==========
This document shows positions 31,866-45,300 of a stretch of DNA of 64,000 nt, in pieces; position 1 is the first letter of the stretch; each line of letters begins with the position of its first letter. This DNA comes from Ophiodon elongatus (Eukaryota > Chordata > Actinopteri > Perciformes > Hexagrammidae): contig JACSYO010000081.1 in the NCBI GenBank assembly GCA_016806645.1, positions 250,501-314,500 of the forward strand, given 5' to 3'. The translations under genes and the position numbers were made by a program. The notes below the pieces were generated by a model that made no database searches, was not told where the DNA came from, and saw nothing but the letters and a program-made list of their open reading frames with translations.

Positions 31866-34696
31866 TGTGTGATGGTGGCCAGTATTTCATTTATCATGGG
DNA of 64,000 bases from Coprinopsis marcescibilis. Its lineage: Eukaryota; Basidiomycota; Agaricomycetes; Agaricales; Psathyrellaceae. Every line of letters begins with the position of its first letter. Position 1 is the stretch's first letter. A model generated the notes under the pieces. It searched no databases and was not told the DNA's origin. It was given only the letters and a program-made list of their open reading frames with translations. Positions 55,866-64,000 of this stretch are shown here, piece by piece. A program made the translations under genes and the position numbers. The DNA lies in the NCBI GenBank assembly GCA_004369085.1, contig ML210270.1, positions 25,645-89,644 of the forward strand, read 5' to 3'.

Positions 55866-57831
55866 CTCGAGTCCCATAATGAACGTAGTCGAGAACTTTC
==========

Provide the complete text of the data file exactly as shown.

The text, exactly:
This document shows positions 31,866-45,300 of a stretch of DNA of 64,000 nt, in pieces; position 1 is the first letter of the stretch; each line of letters begins with the position of its first letter. This DNA comes from Ophiodon elongatus (Eukaryota > Chordata > Actinopteri > Perciformes > Hexagrammidae): contig JACSYO010000081.1 in the NCBI GenBank assembly GCA_016806645.1, positions 250,501-314,500 of the forward strand, given 5' to 3'. The translations under genes and the position numbers were made by a program. The notes below the pieces were generated by a model that made no database searches, was not told where the DNA came from, and saw nothing but the letters and a program-made list of their open reading frames with translations.

Positions 31866-34696
31866 TGTGTGATGGTGGCCAGTATTTCATTTATCATGGG
DNA of 64,000 bases from Coprinopsis marcescibilis. Its lineage: Eukaryota; Basidiomycota; Agaricomycetes; Agaricales; Psathyrellaceae. Every line of letters begins with the position of its first letter. Position 1 is the stretch's first letter. A model generated the notes under the pieces. It searched no databases and was not told the DNA's origin. It was given only the letters and a program-made list of their open reading frames with translations. Positions 55,866-64,000 of this stretch are shown here, piece by piece. A program made the translations under genes and the position numbers. The DNA lies in the NCBI GenBank assembly GCA_004369085.1, contig ML210270.1, positions 25,645-89,644 of the forward strand, read 5' to 3'.

Positions 55866-57831
55866 CTCGAGTCCCATAATGAACGTAGTCGAGAACTTTC